Housing Comes Center Stage – Dividend Cafe – May 27

Dear Valued Clients and Friends,

I really do not know how today’s Dividend Cafe is going to be received.  I obviously believe in every word of what I have typed or I wouldn’t have typed them, yet I have found two things to be the case in my efforts at thought leadership in matters of markets and economics:

(1) People sometimes do not like it when I veer off of a stock market focus, and

(2) People do not like hearing what they do not want to hear

The first one is more problematic when it comes to things like the bond market or public policy or monetary policy or alternative investing – the excitement of the stock market sometimes has to take a backseat to other matters that are absolutely integrally connected to it!  In other words, one may be bored by a discussion of the 10-year bond yield relative to the thrill of what gyration their stock portfolio is presently in, but any meaningful analysis of stocks is impacted heavily by the 10-year bond yield.  In other words, I am never that off subject, and in fact, when it comes to monetary policy, in particular, I think these macroeconomic considerations are the most important investor subject on the table, period, ever.

But the second one is what I am worried about today.  In over 20 years of professionally stewarding client assets, I have never seen investors be as emotional about any “asset class” as they are about housing.  And if all that meant was “people are nostalgic and protective about where they live” – that would be one thing.  But that is not what I mean.  Opinions about the residential real estate market are, shall we say, sometimes laced with emotion, sometimes perhaps delusion, and often with various presuppositions that are hard for me to make sense of at times.

Housing is back front and center in financial discussions, and all I want to do today in the Dividend Cafe is make sense of it, and give you some wisdom and insights that I believe will be useful in a holistic commentary of the day.  So to that end, I work.  We’ll still be friends if anything I say bothers you.

Let’s jump into the Dividend Cafe for a special Housing edition …

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Ancient history as context

I have written a lot over the years about the lessons of the financial crisis of 2008, and reminiscing about the specific events of that era – a defining moment in my life and career – is counter-intuitively cathartic for me.  But really, talking through the specific (and historical) events of fall 2008 lacks context if we don’t recall the events of 2002-2006 that made all of it possible.

Biographically, I have always believed the financial crisis was the “fork in the road” of my career as an investment professional.  The way in which we stewarded client capital, managed people through the emotions and temptations of that era, and the communication habits formed (out of necessity) all ushered in paradigmatic changes in our business.  I don’t think anyone cares that much about our own business growth, but let’s just say that during the financial crisis, I saw advisors hiding under their desks basically all day, every day, and our approach was a tad more proactive.  And that worked out well for us, not only in properly serving our clients but in taking the clients away from those advisors who were hiding under their desks.  So thank you for your cowardice (they know who they are).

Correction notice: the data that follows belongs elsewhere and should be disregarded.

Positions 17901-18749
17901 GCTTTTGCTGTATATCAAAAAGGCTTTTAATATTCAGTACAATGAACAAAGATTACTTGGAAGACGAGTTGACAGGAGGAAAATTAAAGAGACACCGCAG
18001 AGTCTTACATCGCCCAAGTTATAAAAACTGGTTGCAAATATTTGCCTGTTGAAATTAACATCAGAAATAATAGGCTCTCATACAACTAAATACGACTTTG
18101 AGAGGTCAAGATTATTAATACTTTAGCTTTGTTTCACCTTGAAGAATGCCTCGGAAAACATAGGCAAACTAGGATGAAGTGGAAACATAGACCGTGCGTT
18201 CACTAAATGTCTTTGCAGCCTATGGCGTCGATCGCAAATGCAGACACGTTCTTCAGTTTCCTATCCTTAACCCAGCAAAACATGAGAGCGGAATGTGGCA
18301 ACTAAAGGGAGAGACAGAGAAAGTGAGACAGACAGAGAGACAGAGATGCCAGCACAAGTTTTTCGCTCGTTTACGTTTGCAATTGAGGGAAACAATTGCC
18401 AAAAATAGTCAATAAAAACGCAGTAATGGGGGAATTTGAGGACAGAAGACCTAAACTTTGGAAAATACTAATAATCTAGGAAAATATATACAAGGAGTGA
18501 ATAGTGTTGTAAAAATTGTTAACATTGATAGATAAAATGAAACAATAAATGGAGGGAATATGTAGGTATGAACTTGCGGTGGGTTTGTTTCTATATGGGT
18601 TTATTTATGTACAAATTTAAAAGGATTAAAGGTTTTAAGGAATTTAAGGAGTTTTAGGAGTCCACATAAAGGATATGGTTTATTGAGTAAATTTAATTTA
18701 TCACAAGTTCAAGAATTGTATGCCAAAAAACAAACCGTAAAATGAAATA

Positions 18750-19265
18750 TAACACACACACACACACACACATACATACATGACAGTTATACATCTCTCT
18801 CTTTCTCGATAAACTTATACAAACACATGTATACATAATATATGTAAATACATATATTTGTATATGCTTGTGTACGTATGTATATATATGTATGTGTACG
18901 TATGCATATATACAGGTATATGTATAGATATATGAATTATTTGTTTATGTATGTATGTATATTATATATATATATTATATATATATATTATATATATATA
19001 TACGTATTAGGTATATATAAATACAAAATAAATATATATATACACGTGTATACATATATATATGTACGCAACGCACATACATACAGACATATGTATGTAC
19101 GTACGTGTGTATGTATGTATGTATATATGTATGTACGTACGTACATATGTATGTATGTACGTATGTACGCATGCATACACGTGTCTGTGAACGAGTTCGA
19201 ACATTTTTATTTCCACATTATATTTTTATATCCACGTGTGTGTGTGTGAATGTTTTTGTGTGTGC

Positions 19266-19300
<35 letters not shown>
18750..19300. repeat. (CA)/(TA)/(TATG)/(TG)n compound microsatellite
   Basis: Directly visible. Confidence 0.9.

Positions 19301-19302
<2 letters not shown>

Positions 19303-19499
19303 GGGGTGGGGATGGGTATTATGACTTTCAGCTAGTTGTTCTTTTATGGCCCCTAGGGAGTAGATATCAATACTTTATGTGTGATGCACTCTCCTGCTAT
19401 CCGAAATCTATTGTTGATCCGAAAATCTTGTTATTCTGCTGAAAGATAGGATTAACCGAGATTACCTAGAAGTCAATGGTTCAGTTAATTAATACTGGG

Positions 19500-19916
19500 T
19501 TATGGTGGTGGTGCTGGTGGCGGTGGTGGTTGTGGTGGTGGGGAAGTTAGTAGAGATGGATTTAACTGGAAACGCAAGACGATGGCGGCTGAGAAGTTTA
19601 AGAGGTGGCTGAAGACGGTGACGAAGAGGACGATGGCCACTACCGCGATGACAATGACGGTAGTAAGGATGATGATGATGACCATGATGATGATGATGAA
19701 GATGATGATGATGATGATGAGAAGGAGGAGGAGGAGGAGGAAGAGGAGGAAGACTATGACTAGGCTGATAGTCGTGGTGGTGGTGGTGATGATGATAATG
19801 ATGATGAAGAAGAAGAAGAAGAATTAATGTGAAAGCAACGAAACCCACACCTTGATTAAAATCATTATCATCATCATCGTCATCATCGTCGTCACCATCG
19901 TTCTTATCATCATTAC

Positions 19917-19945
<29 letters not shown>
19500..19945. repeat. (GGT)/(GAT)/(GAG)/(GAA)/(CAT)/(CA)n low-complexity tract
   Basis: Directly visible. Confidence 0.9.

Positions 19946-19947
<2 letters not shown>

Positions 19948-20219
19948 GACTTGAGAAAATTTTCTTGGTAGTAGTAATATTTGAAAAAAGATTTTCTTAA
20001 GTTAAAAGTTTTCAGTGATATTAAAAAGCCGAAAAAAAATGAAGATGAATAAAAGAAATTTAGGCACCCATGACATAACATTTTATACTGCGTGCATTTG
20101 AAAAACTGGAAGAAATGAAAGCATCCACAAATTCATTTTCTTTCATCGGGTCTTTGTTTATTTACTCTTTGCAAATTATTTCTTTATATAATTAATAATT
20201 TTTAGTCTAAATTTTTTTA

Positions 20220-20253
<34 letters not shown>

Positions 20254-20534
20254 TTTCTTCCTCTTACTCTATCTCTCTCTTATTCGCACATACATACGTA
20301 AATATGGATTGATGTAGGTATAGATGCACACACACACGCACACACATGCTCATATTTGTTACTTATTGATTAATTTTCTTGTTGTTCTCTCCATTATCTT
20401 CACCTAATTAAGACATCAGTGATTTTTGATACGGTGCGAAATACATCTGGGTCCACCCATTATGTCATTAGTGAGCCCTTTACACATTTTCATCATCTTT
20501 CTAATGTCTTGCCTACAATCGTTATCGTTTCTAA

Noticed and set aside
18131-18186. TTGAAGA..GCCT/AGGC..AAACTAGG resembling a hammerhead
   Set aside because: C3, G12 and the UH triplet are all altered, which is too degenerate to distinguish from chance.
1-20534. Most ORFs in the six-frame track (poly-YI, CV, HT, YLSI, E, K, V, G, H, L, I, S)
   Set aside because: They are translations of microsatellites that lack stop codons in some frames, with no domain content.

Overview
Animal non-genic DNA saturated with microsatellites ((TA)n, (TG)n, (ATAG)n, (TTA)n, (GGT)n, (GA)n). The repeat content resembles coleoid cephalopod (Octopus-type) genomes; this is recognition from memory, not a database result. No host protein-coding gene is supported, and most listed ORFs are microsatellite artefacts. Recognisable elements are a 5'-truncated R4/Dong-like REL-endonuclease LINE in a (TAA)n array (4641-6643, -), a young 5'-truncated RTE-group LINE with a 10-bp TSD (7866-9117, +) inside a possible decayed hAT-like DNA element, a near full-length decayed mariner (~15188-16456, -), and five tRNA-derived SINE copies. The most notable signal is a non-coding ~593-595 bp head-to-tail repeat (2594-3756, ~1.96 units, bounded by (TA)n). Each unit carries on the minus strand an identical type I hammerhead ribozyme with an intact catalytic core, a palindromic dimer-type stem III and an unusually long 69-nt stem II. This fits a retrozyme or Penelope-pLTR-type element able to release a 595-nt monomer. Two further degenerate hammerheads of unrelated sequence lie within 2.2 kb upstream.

But there is a biographical component to how the years leading up to the financial crisis impacted me and my family, as well.  We lived in Newport Beach, California. I had owned two condos in Newport Beach as a single mean, the second of which was the one I lived in when I met my now wife, Joleen.  I bought it for $242,500 in 1999.  I bought my first condo for $165,000 in 1997 and sold it in 1999 for $204,000.  I used that equity to buy this new condo, one with a panoramic ocean view.  It was in a wonderful location, a half-mile from my Lido Village office, and I loved it.

But prices kept going higher, even after the dotcom crash of 2000, and I was getting married, had sold my prior business for a few bucks, and was accepted into the training program at Paine Webber for a 75% pay cut from what I had been making for about five years.  I decided to sell that ocean view condo for $356,000 in 2001, and go rent for a bit as I went about building a new practice at Paine Webber.

I was now married to my soulmate.  I worked 18 hours from 4 am until 8 pm every day building out my business.  I had a great firm, was in the career of my dreams, and all seemed wonderful.  But this little thing happened through all of the work and home success and happiness …

The housing market went bonkers.

2002-2005

If a 24% gain in two years on condo #1 wasn’t bonkers, or a 47% gain in two years on condo #2 wasn’t bonkers, then certainly what was about to happen to Orange County real estate was, well, bonkers.  And when the condo I sold for $356,000 sold for $750,000 a couple of years later, I began to think I had lost my mind.

Now, one could say, “this was Newport Beach, ocean view real estate – what did you think was going to happen?” – but truth be told, the price growth in much less desirable areas than Newport Beach was far more perplexing.  And the income levels of people suddenly buying $1 million homes in places like Irvine and Costa Mesa flabbergasted me (that is to say, their income did not seem up to the challenge of their purchase price).

Well, we know how all of this was playing out.  Interest rates were low, and going lower, and going lower still, and home equity extraction became a new form of a paycheck.  Re-finances and cash-out re-financings became the crypto hot thing of that day.  It was all perfect – housing could not go down, it came with an ATM card, and the bars were filled with people bragging about their genius.